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Samurai Negotiating: 3 Strategies, 4 Tips, No Sword

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Need sharper negotiating skills?

Thinking about a real estate transaction, you negotiate with every party involved, right?  Whether it’s for a cut in your fees (no!), time to close, a reduction in sales price or agreement on communication terms, it’s all a negotiation.

Why the discomfort?

It’s a mindset.  And, it’s also cultural.  To some, negotiating may seem rude.  To others, when faced in a negotiation, it feels like one party wins, while the other looses.

Here are three strategies and four tips that will help you improve your negotiation skills and drive more bottom line revenue.

The Cringe
An effective tactic, the cringe is used to make the other party uncomfortable.  The less experienced negotiator will either offer a big concession or will attempt to rationalize what’s been offered/requested.

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The Stance
As a rule, people often ask for more than they expect to get.  Be steadfast.  Don’t back down what you offer/counter offer. 

The Inquisitor
While you don’t want to present yourself as harsh, severe or hostile, the more information you have on the other person’s situation, the better.  Ask questions to discover what’s really important to them.

For example, if you’re in a listing presentation, you may ask:

  • “Why are you considering selling?”
  • “Which other agents will you be speaking to/have you spoken with?”
  • “Is there a deadline or timeline driving this?”

It is also important to know as much about the agents with whom you compete.  It could help you overcome using that agent as leverage.

Tip #1: Recognize Style

We each have our own communication style.  The same holds true in negotiating.  To be effective, you need to understand the negotiation style to that of the person on the other side of the table.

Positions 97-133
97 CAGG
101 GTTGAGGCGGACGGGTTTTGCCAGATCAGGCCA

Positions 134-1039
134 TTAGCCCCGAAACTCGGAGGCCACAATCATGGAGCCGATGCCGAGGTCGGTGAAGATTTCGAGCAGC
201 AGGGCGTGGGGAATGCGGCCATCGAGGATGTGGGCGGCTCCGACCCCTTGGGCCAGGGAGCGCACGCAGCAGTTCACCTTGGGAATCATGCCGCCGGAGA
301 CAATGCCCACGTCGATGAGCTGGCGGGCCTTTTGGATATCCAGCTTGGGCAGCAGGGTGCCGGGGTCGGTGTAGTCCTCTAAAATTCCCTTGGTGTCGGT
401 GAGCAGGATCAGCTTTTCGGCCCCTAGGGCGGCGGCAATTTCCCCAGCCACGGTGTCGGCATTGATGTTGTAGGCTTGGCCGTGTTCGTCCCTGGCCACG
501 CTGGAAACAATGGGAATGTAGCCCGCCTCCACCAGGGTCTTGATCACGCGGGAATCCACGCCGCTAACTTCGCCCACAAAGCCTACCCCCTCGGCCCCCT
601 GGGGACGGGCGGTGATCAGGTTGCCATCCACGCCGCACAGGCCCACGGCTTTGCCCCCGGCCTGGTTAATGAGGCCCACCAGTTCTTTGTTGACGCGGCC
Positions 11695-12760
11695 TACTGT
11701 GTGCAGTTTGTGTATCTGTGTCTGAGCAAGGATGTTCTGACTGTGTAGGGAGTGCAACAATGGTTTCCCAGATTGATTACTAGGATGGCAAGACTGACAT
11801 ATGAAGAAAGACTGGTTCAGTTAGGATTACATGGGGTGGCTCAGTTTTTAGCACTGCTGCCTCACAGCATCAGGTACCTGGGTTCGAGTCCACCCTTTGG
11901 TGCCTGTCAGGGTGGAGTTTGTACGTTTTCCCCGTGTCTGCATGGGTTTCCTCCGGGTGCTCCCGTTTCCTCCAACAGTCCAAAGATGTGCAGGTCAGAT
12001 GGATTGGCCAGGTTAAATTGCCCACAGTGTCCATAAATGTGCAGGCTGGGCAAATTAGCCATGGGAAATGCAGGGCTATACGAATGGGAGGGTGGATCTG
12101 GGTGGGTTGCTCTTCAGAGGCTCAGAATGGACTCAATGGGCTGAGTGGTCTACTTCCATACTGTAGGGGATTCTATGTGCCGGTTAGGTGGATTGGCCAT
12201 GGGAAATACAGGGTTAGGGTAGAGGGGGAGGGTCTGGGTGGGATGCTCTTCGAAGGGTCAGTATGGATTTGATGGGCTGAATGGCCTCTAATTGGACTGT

Who are you?  Dominant decision maker?  Influencer?  Both are extroverted.  While task oriented and those adverse to change adverse are more introverted.

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Why is this important? 

  • A dominant negotiator must practice patience with the less extroverted. 
  • An influencer is not terribly detail oriented.
  • Task oriented types need facts in negotiations.
  • Change adverse folks need to understand why.

Tip #2: Practice

In real life – practice.  Get in the habit of asking for discounts. 

  • “What’s the best you can do on this?”
  • “That seems expensive.” (shhh, wait for them to respond to gauge an opportunity to negotiate)
  • “What discounts are you offering today?”
  • Don’t forget the Cringe!

Tip 3: Be Willing to Walk

It’s not easy to do this, when every transaction is so important.  But somehow it gives you a confidence that will provide quite a bit of leverage in the negotiation process. 

Tip #4: Listen

Listen with the goal of understanding, rather than to prepare a reply.  And, make it a point to not only hear the words spoken, but observe the tone of voice, inflection and watch body language.

Photo Credit: © Andrew Cooper.

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Written By

Brandie is an unapologetically candid marketing professional who was recently mentioned on BusinessWeek as a Top Young Female Entrepreneur. She recently co-founded consulting firm MarketingTBD. She's held senior level positions with GE and Fidelity, as well as with entrepreneurial start-ups. Raised by a real estate Broker, Brandie is passionate about real estate and is an avid investor. Follow her on Twitter.

12 Comments